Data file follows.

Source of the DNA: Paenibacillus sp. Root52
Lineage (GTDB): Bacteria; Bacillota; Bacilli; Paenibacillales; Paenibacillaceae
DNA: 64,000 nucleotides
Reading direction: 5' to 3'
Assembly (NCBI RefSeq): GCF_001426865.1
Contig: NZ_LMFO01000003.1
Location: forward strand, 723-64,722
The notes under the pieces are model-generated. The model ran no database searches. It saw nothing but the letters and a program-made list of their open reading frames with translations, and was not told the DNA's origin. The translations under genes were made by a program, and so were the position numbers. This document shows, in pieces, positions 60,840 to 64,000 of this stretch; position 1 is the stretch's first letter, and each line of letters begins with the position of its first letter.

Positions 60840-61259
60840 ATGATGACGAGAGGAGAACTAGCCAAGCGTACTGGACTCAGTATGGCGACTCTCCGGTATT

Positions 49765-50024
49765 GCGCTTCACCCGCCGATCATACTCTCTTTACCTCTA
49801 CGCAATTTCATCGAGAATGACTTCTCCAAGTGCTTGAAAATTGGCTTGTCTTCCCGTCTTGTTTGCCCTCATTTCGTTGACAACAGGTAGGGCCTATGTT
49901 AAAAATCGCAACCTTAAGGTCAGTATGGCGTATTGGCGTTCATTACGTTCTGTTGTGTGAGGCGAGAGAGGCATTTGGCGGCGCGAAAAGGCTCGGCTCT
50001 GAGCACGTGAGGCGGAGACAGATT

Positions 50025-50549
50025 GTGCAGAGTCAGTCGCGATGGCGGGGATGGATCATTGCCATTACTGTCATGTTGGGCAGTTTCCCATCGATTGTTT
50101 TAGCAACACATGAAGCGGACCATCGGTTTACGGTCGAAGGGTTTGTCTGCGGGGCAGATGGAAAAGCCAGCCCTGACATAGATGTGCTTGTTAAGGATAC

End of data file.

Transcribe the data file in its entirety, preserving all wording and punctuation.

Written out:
Source of the DNA: Paenibacillus sp. Root52
Lineage (GTDB): Bacteria; Bacillota; Bacilli; Paenibacillales; Paenibacillaceae
DNA: 64,000 nucleotides
Reading direction: 5' to 3'
Assembly (NCBI RefSeq): GCF_001426865.1
Contig: NZ_LMFO01000003.1
Location: forward strand, 723-64,722
The notes under the pieces are model-generated. The model ran no database searches. It saw nothing but the letters and a program-made list of their open reading frames with translations, and was not told the DNA's origin. The translations under genes were made by a program, and so were the position numbers. This document shows, in pieces, positions 60,840 to 64,000 of this stretch; position 1 is the stretch's first letter, and each line of letters begins with the position of its first letter.

Positions 60840-61259
60840 ATGATGACGAGAGGAGAACTAGCCAAGCGTACTGGACTCAGTATGGCGACTCTCCGGTATT

Positions 49765-50024
49765 GCGCTTCACCCGCCGATCATACTCTCTTTACCTCTA
49801 CGCAATTTCATCGAGAATGACTTCTCCAAGTGCTTGAAAATTGGCTTGTCTTCCCGTCTTGTTTGCCCTCATTTCGTTGACAACAGGTAGGGCCTATGTT
49901 AAAAATCGCAACCTTAAGGTCAGTATGGCGTATTGGCGTTCATTACGTTCTGTTGTGTGAGGCGAGAGAGGCATTTGGCGGCGCGAAAAGGCTCGGCTCT
50001 GAGCACGTGAGGCGGAGACAGATT

Positions 50025-50549
50025 GTGCAGAGTCAGTCGCGATGGCGGGGATGGATCATTGCCATTACTGTCATGTTGGGCAGTTTCCCATCGATTGTTT
50101 TAGCAACACATGAAGCGGACCATCGGTTTACGGTCGAAGGGTTTGTCTGCGGGGCAGATGGAAAAGCCAGCCCTGACATAGATGTGCTTGTTAAGGATAC